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Letter to the Editor
Rapid response system
Current status of the rapid response system and early warning score: a survey-based analysis
Sang-Hyeon Park1orcid, Jeehoon Kang1,2orcid, Tae Jung Kim2,3orcid, Hong Yeul Lee2,4orcid, Hyun-Jai Cho1orcid, Sang-Min Lee2,4orcid
Acute and Critical Care 2022;37(4):687-689.
Published online: November 21, 2022
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1Division of Cardiology, Department of Internal Medicine, Seoul National University Hospital, Seoul, Korea

2Department of Critical Care Medicine, Seoul National University Hospital, Seoul, Korea

3Department of Neurology, Seoul National University Hospital, Seoul, Korea

4Division of Pulmonary and Critical Care Medicine, Department of Internal Medicine, Seoul National University Hospital, Seoul, Korea

Corresponding author: Jeehoon Kang Department of Critical Care Medicine, Seoul National University Hospital, 101 Daehak-ro, Jongno-gu, Seoul 03080, Korea Tel: +82-2-2072-2677 Fax: +82-2-766-8904 E-mail:
• Received: September 12, 2022   • Accepted: October 11, 2022

Copyright © 2022 The Korean Society of Critical Care Medicine

This is an Open Access article distributed under the terms of the Creative Commons Attribution Non-Commercial License ( which permits unrestricted non-commercial use, distribution, and reproduction in any medium, provided the original work is properly cited.

Dear Editor:
Predicting clinical deterioration in inpatients is a challenging but essential problem for clinicians. The rapid response system (RRS) has been introduced to identify such patients before deterioration and provide early intervention to prevent fatal outcomes [1]. Although the beneficial impact of RRS on clinical outcomes may be controversial, some studies have demonstrated that RRS can reduce the rates of unexpected hospital deaths and cardiac arrest. Although the RRS can reduce the risk of unexpected deterioration, this requires substantial manpower. Therefore, to improve the efficiency of the RRS, an early warning score (EWS) is commonly used, which is a scoring system to help recognize inpatients with a potential for acute deterioration [2,3]. An ideal EWS with high sensitivity and specificity can reduce the workload of the physician in detecting clinical deterioration. To understand the relationship between the RRS and EWS, we used a questionnaire survey to investigate the subjective efficacy and shortcomings of the RRS and EWS based on the perception of critical care physicians (Supplementary Material 1).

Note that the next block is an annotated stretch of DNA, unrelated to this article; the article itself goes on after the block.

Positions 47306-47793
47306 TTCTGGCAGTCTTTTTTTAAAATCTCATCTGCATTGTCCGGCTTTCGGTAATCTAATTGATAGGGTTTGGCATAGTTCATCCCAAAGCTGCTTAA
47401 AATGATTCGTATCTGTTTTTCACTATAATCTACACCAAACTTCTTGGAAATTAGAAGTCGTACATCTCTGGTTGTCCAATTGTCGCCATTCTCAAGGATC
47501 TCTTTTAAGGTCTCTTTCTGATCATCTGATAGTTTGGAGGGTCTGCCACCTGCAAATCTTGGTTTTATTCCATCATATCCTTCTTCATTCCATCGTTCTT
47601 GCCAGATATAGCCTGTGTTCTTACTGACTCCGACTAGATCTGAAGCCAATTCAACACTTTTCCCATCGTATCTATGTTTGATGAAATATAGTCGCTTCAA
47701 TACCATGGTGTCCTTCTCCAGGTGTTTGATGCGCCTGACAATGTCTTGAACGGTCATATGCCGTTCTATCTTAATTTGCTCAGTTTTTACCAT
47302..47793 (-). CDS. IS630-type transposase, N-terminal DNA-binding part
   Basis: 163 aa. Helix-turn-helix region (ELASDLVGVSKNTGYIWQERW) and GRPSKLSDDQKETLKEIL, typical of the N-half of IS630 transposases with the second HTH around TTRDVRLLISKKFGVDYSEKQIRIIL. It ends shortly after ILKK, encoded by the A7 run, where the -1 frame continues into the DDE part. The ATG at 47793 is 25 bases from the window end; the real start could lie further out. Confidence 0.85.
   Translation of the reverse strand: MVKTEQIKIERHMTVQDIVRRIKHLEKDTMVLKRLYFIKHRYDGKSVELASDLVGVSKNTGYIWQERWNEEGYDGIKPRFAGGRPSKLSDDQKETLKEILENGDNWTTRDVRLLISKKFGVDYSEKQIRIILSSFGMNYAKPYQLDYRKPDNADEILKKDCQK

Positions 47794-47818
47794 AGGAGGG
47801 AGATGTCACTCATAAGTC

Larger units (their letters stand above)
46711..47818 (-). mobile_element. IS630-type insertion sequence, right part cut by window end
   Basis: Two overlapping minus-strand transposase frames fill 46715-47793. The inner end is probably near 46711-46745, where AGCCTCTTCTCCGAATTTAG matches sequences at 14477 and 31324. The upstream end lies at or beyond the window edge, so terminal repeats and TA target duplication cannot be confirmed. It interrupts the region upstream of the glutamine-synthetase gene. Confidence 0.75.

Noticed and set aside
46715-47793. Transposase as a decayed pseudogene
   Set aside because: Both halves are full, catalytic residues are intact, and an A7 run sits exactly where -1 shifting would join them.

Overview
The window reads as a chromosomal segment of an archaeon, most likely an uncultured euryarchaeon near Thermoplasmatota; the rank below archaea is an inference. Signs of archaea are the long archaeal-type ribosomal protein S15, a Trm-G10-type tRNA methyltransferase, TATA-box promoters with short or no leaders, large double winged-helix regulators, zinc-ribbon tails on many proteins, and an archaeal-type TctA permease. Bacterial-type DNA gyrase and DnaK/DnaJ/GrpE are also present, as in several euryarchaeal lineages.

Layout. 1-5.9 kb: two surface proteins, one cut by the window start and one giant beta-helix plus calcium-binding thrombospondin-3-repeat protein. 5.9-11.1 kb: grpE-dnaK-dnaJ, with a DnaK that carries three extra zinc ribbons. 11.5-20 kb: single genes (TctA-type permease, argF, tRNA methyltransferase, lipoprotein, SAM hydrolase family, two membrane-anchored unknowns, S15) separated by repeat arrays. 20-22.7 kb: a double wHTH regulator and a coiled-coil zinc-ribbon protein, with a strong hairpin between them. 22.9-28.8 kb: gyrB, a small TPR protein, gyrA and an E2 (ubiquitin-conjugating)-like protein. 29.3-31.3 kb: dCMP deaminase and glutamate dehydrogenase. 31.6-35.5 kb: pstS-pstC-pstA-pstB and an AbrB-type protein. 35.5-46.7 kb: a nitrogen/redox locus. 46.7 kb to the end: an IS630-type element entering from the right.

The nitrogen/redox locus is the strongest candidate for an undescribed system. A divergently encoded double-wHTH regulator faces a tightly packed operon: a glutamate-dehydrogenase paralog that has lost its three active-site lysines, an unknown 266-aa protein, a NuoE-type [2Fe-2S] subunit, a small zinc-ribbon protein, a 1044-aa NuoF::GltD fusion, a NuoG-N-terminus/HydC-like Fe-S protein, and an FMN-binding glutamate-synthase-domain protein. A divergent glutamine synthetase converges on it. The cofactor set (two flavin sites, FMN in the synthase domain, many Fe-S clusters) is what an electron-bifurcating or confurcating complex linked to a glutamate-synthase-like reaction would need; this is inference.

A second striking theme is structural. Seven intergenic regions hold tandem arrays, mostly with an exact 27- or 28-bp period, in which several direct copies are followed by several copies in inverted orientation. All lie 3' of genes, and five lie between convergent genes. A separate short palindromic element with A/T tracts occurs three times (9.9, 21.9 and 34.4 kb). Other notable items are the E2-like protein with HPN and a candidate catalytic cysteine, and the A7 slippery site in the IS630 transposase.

Our study included board certified critical care physicians registered as members of the Korean Society of Critical Care Medicine, working at 45 tertiary general hospitals or central public community hospitals. A link to the online self-questionnaire was distributed to potential participants via e-mail from July 13, 2021, to July 28, 2021. In total, 116 of 407 respondents (28.5%) completed the survey and were included in the analysis. Among the total respondents, 62 (53.4%) were specialists in internal medicine, 91 (78.4%) were critical care subspecialists, and 69 (59.5%) were employed at tertiary general hospitals. Fifty-six respondents (48.3%) worked at RRS operating centers, defined as institutions with a pilot assessment project of RRS operated by the Ministry of Health and Welfare, and 50 respondents (43.1%) utilized an EWS. These respondents estimated a mortality reduction of 23.9% and a reduction in severe deterioration of 32.9% by operating RRS. Although the perceived increase in workload was 20.0%, the respondents believed that the reward for operating RRS was 41.8% less than their expectations as a result of the increased workload (Table 1). Moreover, although an adequate number of well-trained clinicians and reasonable rewards are required to operate a qualified RRS, respondents considered both to be insufficient compared to personal expectations. Adequate manpower replenishment and additional financial support are essential to promote the use of the RRS nationally according to these results. Regarding the important requirements needed to operate an ideal RRS, respondents thought (1) multidisciplinary cooperation with other departments (33.0%), (2) appropriate reward (27.7%), (3) efficient management of human resource (15.2%), and (4) introduction of a better EWS (12.5%) were needed. It is interesting that multidisciplinary cooperation was the most-needed factor, implying that RRS requires a systematic support of various medical backgrounds.